Neil’s signature production style permeates nearly every other track on the album, too. It could be argued that The Sun Came Out is perhaps a little less varied in style than the previous 7 Worlds Collide project; with the whole thing in the studio under Finn’s aegis, it’s easy to tell who was at the wheel. This doesn’t detract from the fact that there are some fantastic songs here: Don McGlashan’s “Make Your Own Mind Up” and the KT Tunstall/Bic Runga duet “Black Silk Ribbon” are two of the best songs I’ve heard out of anyone, anywhere, all year long. Liam Finn’s “Red Wine Bottle” is a low-key number that sticks in your head, while the cheery lead track, Johnny Marr and Neil Finn’s “Too Blue”, is enough to brighten anyone’s mood. I also have to single out Jeff Tweedy’s “You Never Know” for special praise: the tune, the performance and the production almost achingly remind me of early ’70s George Harrison, and this is not a bad thing. At all.

If I have a single complaint with The Sun Came Out, it’s that the first disc is a pure pop adrenaline rush, while the second seems to slow down. It really doesn’t, but somehow the second CD lacks the “oomph” packed by the first disc (which literally doesn’t let up for its entire running time). And disc two is no slouch by any means – we get a new Neil Finn solo number (“All Comedians Suffer”), Tim’s and Elroy’s songs, KT Tunstall’s “Hazel Black”, and another Don McGlashan number, “Long Time Gone”. There’s no letdown in quality but somehow there’s a slight darkening of mood.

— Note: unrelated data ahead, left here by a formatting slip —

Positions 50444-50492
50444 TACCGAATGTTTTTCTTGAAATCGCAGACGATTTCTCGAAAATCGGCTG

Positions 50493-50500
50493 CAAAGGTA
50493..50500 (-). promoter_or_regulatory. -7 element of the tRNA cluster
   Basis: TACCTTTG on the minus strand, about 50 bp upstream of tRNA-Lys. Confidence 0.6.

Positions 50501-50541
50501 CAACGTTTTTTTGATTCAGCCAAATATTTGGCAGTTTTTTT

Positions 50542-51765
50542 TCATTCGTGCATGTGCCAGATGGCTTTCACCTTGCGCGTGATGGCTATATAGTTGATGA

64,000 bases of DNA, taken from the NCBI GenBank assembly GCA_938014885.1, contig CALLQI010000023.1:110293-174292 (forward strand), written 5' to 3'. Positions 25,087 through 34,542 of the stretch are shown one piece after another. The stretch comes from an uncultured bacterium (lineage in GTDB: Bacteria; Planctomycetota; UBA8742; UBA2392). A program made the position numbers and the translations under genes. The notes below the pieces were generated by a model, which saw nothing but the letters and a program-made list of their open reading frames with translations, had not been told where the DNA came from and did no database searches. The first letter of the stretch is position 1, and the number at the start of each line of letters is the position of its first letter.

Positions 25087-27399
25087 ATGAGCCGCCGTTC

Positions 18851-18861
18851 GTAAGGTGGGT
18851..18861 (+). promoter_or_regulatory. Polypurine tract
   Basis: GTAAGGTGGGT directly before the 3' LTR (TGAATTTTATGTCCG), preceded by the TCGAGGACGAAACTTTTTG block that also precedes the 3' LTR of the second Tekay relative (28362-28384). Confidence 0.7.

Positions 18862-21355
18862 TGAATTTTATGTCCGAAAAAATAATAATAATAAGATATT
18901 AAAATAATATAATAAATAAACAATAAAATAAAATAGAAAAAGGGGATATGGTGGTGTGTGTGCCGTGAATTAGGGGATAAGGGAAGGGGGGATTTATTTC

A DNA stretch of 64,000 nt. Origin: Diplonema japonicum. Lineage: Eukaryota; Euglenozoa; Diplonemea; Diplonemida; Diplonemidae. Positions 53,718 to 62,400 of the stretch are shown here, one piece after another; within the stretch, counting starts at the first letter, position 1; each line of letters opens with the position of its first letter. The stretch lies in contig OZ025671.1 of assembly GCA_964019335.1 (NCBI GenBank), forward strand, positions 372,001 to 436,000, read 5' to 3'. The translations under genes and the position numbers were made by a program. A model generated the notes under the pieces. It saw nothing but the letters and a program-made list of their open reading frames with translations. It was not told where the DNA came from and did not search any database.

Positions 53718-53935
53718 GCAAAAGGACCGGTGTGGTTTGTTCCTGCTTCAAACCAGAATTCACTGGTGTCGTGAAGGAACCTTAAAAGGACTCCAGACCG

4 out of 4But that’s a very minor quibble indeed; with the possible exception of Battlestar Galactica Season 4 (and let’s face it, in most cases these two projects are aimed at wildly different audiences), there’s not another two-disc set that’s going to give you this much enjoyment for the price – and once again, Finn & company are sharing the proceeds with charity, so there’s more feel-good to some of these feel-good songs than you might expect. Very, very highly recommended. (Now get back in the studio with Crowded House, Neil!)

Order this CDDisc One

  1. Too Blue – Johnny Marr with Neil Finn (4:01)
  2. You Never Know – Jeff Tweedy (4:18)
  3. Little By Little – Sharon Finn and Neil Finn (3:18)
  4. Learn To Crawl – Neil Finn & Liam Finn (4:59)
  5. Black Silk Ribbon – KT Tunstall & Bic Runga (3:48)
  6. Girl Make Your Own Mind Up – Don McGlashan (5:29)
  7. Run In The Dust – Johnny Marr (4:23)
  8. Red Wine Bottle – Liam Finn (4:26)
  9. The Ties That Bind Us – Phil Selway (3:22)
  10. Reptile – Lisa Germano (3:53)
  11. Bodhisattva Blues – Ed O’ Brien & Neil Finn (3:55)
  12. What Could Have Been – Jeff Tweedy (3:41)

Disc Two

  1. All Comedians Suffer – Neil Finn (4:28)
  2. Duxton Blues – Glenn Richards (3:35)
  3. Hazel Black – KT Tunstall (3:46)
  4. Riding The Wave – Tim Finn (3:32)
  5. The Witching Hour – Phil Selway (3:03)